The Kings continue to find different ways to win hockey games. They surrendered a late lead before eking out an emotional victory on Friday night and as they have many times this season relied on a standout Jonathan Quick performance. By coming out to deny Nick Bonino at the top of the crease and cutting down all angles for an aggressive save, by using his blocker to reject David Perron’s two-on-one snapper in overtime and reaching behind his back to stop Bonino again in the shootout (he’s tried that save before, and made a critical stop on Friday), Quick may have posted his finest effort of the season’s first 28 games. He was also backed by a strong team-wide performance in which Marian Gaborik was at his best this season, leading a team that had all four lines rolling. Los Angeles established itself well in the first period and claimed a one-nothing lead when Tanner Pearson turned Ian Cole inside out and snapped a quick shot under Marc-Andre Fleury’s right arm and the near post – Fleury was also quite good in this game – before Pittsburgh roared back with a second period blitz that saw Quick reach for several important covers to generate stops in play when the team badly needed them. Though the Penguins scored late in the second and would have appeared to bridge their momentum into the third period, the Kings scored immediately after the conclusion of their early third period power play and once again played with the lead comfortably and dictated the pace of play before Evgeni Malkin’s net-crashing tying goal with over a minute to play earned the home team a point. While Malkin played an emotional, effective game, I didn’t notice that much of Sidney Crosby. I did notice Brian Dumoulin, who appears to be the latest in the modern line of mobile, all-purpose defensemen with size. The Pens appear to have themselves a really solid young piece on the back end.
At this point of the season, it’s becoming surprising when Drew Doughty doesn’t have an excellent game, and the game tape from Friday may as well have scrolled For Your Consideration across the bottom of the screen. Send it to all of the Norris Trophy voters. He timed a pair of perfect dives to block a centering pass on a two-on-one and a shot attempt on what appeared to be a developing high-grade opportunity, and apart from notching an assist on Jake Muzzin’s go ahead goal, once again was at his best calming plays down and finding the appropriate pace in pushing the puck up ice. He was also among those responsible for the continued parade of rush chances that continued from last week’s game into the first period, but credit Pittsburgh for stemming the tide of odd-number attacks as the home team found its second period footing. Doughty played his fifth straight 30-minute game, while Anze Kopitar, who is basically earning first-defenseman playing time, logged his fifth straight game of at least 23 minutes. He was on the ice for 25:05 on Friday.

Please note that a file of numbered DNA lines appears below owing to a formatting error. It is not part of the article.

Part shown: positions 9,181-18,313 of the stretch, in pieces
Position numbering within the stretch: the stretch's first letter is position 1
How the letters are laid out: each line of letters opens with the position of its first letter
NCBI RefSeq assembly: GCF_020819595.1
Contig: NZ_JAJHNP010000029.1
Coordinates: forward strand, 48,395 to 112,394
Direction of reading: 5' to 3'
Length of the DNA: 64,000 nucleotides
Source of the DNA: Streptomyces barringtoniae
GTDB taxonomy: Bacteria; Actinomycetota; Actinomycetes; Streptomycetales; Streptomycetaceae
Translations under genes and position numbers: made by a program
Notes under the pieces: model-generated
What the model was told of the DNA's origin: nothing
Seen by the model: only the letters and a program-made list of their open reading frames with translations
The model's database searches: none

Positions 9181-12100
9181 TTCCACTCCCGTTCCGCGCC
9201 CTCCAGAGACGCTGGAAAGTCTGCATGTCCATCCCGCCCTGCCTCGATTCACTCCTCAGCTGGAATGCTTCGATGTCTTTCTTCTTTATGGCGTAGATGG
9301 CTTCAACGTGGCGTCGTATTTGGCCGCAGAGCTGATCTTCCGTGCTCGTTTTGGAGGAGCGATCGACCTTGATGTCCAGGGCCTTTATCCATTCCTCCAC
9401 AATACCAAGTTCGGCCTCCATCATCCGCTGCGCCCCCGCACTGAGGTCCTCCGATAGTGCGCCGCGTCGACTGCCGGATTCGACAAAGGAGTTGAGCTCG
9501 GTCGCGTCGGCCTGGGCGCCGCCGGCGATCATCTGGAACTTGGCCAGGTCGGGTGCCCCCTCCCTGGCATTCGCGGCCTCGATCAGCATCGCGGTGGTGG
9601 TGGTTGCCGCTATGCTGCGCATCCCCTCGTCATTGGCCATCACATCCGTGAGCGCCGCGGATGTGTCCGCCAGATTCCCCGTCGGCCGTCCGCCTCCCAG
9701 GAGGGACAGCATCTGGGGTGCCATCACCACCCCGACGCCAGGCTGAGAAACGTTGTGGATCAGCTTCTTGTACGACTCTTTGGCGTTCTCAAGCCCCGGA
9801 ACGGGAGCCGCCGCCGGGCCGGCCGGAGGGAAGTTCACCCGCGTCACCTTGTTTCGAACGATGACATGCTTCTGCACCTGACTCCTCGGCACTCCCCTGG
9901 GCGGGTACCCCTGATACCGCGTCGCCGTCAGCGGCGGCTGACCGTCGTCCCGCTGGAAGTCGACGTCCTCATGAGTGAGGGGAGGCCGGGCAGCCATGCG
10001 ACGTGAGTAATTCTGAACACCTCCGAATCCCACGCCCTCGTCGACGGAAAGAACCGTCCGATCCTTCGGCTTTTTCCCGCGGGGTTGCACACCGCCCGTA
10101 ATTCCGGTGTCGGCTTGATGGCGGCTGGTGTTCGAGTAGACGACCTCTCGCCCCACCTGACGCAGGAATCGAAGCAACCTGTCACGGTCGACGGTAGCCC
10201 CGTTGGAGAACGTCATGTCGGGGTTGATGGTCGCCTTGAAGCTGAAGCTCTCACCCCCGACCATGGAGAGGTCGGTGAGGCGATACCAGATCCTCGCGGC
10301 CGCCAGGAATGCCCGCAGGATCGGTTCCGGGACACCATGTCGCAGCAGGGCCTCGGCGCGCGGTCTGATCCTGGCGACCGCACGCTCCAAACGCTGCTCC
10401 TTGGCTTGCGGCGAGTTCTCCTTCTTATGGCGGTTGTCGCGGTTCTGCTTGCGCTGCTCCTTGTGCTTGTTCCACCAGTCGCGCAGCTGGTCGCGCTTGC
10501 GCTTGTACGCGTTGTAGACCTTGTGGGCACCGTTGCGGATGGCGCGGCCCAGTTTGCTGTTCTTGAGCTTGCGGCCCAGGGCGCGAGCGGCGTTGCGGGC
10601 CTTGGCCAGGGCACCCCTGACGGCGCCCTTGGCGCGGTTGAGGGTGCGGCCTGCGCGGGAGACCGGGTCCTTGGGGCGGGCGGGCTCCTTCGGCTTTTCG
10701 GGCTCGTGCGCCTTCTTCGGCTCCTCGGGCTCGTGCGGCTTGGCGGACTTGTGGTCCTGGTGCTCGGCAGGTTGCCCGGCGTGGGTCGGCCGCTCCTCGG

Michael Mersch showed promise in his NHL debut. Darryl Sutter said he was “solid,” which is towards the high end of expected Sutter praise to be shared with the media about a rookie playing in his first NHL game. He forechecked, he created a turnover or two, he got to the net, he did Michael Mersch things. His style should mesh well with this group for as long as he’s up. The Andreoff-Weal-Nolan line also contributed solid minutes on the front end of a back-to-back when the team needed them, but credit should also go to Marian Gaborik for getting to the net and registering seven shots on goal amongst nine total attempts. Again, virtually all members of the forward group maximized their skill sets well in the win, and to do so is to adhere to a staple of Darryl Sutter hockey.